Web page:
Thursday, July 15, 2010
Harry ~ Pilot Extraordinaire
Harry Stevenson spent 4 years in Korea. He watched me come and go. Harry grew up in Philadelphia and ended up doing the high school to flight school thing like I did, just a few years earlier than me. Early enough to make it to Vietnam. He ended up in Vietnam at a young age and found himself as Cobra Gunship Lead at only 18. My friend Chuck Hutchinson who tucked me under his wing at Travis AFB on my way to Korea, served with Harry in Vietnam with the 23rd Infantry. They told some amazing stories. Tall Tales by anyone's standards, yet true. Harry accumulated a few Tall Tales in Korea too. I am privileged to have known Stevenson as both a mentor and a friend.
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We had a live fire exercise in the Buffer Zone where the Koreans originally wanted us to use Freedom Bridge as a target. The Americans talked them out of that and convinced them to let us use a hill on the Imjin River's edge right by the bridge instead.
The hill had a brand new concrete bunker being constructed inside of it. The Cobra pilots wanted a harder target than just the hill, so they picked out a bunker window to aim at to see if they could shoot rockets inside.
A few days after the live fire exercise I took the the 1st Platoon leader, Captain Ballou on a BZ training flight. Harry asked if he could ride along in the back with his camera. When we flew near the bridge, Harry suggested we land so he could checkout the bunker they had used for a target. After we shutdown and approached the bunker a Korean military jeep approached us with a Korean full bird colonel onboard. Captain Ballou introduced Harry to the Colonel as the man who shot up his bunker.
The Korean Colonel looked at Harry with a strong scrutinizing gaze and said, "I think you understand your weapon systems very well, but I think you misunderstand your target." The Colonel wasn't very happy about his brand new bunker being all shot up. Evidently Harry and the boys in the Cobra Platoon managed to fire quite a few live rockets through the window and into the bunker.
There was another live fire exercise on the east coast of Korea where they floated a raft far out in the Sea of Japan for a target. The 117th our sister unit arrived on the scene first and fired several rockets at the raft without any hits before the 128th arrived. When the 128th arrived, Harry was the first to take a shot at the raft. One shot, one kill; Harry demolished the target with his first rocket. Chuck Hutchinson came over the radio right after Harry destroyed the raft and said, "We should have know the competition would be over once Stevenson arrived!".
Harry became a General's pilot toward the end of my two years in country. He was a pilot for both General Grange and General Livsey while in Korea. I went through Army Flight School with General Grange's son who was a captain at that time. WOCs (Warrant Officer Candidates) and commissioned officers did not socially mix during school, but I remember General Grange's son well from our escape and evasion exercise and mock POW camp at the completion of flight training. He impressed me as a very STRACT soldier and a good leader.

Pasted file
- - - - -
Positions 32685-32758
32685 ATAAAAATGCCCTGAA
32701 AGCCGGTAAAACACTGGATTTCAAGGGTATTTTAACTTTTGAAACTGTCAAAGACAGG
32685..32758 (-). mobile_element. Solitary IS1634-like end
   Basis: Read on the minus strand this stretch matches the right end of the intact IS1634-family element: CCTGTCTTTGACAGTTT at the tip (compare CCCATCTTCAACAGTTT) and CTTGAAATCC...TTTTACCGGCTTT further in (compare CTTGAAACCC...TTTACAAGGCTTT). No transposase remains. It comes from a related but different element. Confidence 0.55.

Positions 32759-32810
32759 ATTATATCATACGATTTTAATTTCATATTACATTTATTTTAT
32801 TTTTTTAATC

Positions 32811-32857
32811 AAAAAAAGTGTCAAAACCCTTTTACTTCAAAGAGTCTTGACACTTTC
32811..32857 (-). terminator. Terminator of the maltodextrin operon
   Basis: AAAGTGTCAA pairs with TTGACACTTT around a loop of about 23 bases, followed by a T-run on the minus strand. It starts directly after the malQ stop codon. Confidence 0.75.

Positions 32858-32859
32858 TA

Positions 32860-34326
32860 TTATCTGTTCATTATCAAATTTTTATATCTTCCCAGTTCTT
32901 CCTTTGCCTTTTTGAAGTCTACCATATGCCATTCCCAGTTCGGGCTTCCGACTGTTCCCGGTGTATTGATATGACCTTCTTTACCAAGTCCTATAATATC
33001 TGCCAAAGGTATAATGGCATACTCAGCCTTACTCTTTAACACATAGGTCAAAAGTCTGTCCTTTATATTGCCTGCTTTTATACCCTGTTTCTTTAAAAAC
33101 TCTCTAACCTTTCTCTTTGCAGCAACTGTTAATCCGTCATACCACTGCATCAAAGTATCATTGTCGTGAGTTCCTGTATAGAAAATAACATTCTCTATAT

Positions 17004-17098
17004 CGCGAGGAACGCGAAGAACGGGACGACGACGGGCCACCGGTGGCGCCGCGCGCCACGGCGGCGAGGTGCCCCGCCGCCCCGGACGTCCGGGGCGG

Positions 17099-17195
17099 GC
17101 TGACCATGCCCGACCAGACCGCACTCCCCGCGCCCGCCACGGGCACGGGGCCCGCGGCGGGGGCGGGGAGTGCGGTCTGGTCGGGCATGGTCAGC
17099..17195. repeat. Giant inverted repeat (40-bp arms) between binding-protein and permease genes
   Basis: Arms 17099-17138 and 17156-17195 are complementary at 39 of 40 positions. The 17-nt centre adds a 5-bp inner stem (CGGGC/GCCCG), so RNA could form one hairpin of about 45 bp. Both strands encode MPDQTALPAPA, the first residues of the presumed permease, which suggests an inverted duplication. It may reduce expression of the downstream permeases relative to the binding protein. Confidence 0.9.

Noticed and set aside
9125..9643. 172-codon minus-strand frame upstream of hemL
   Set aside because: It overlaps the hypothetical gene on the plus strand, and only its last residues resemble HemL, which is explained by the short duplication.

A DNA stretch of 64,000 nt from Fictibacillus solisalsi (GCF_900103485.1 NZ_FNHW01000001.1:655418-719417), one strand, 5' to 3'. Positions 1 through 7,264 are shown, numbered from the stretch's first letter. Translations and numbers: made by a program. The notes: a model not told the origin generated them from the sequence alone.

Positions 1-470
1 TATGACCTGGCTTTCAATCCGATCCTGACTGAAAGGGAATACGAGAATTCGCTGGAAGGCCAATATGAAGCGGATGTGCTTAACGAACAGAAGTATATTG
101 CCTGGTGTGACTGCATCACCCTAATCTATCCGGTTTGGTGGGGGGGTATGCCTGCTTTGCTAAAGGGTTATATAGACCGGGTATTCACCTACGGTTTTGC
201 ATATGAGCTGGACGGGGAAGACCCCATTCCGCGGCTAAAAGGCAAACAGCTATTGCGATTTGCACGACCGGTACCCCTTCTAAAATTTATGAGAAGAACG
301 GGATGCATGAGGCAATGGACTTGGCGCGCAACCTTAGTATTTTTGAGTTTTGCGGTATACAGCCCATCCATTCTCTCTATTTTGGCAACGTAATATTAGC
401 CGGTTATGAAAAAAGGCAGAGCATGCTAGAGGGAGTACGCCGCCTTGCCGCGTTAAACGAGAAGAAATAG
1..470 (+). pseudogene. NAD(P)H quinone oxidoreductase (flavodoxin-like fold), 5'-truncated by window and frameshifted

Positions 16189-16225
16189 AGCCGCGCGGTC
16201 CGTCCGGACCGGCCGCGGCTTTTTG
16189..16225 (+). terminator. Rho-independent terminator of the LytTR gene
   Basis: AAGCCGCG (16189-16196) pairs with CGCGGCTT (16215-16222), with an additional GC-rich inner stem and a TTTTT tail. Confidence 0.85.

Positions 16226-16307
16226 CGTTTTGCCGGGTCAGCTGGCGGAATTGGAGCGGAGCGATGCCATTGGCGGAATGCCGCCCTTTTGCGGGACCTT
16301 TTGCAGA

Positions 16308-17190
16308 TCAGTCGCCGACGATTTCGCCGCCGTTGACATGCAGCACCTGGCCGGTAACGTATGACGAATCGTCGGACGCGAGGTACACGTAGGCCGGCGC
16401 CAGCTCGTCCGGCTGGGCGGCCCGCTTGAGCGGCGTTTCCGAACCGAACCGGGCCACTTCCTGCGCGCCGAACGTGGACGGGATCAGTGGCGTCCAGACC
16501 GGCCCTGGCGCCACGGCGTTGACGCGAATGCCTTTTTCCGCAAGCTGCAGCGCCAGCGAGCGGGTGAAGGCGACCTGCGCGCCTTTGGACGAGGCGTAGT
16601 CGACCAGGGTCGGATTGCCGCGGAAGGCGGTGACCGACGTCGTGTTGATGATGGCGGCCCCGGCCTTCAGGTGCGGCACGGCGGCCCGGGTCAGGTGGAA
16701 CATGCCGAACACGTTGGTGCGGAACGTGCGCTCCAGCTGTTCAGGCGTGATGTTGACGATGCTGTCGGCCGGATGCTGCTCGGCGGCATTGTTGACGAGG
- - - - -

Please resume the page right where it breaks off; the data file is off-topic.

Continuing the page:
One day Harry gave General Grange a Cobra ride over Camp Red Cloud. During the flight, Harry rolled in on the camp several times in mock gun runs. This flying exhibition pissed the Military Police off and one was dispatched to write the miscreant pilot a ticket once they landed. Well, Harry landed on the Camp Red Cloud helipad to let the General out. Once the Cobra was shutdown a MP walked smartly toward the Cobra with a sense of purpose. As the MP got close, General Grange finally climbed out. Recognizing the General stopped the MP in his tracks where he rendered a crisp salute followed by a sharp about face and a retreat back to his vehicle.
Very early one morning the South Koreans caught a team of North Korean infiltrators on a photo taking expedition trying to make their way back to North Korea in the area north of Chuncheon Korea. I was told I would have gotten to lead the flight that was launched to assist in the North Korean infiltrators' capture, but I had spent the night in the Ville and was unavailable, so my 1st Platoon counterpart, Dan Britt, was chosen to lead the flight into the Buffer Zone north of Chuncheon near where the Bukhan river crosses into the DMZ. Dan was in flight operations busy working on preparing a Buffer Zone flight plan to file and get a Buffer Zone access number for entry into the Buffer Zone when Harry walked through the door. Harry picked up the flight plan Dan was working on and said, "What's this?" As Harry tore the flight plan in half and tossed it into the garbage and said, "This is for real boys, lets go!"
In reality, Harry was a general's pilot at this time and probably had means to acquire an access number for BZ entry without going through the normal protocols that Dan and I didn't know about. But, that is just conjecture and speculation on my part. I never asked him and don't know for sure. If Harry didn't have a special means to acquire access, he is the one individual who could pull something like that off.
I showed up later in the morning at the start of a normal day and was told about all the excitement I had missed. I was also given a service mission to carry a couple of American officers into the area to investigate the situation more. They had me land on the riverbank of the Bukhan River right where it flowed under the southern DMZ fence. They told me to shutdown and wait for them while they got into a waiting boat and traveled into the DMZ.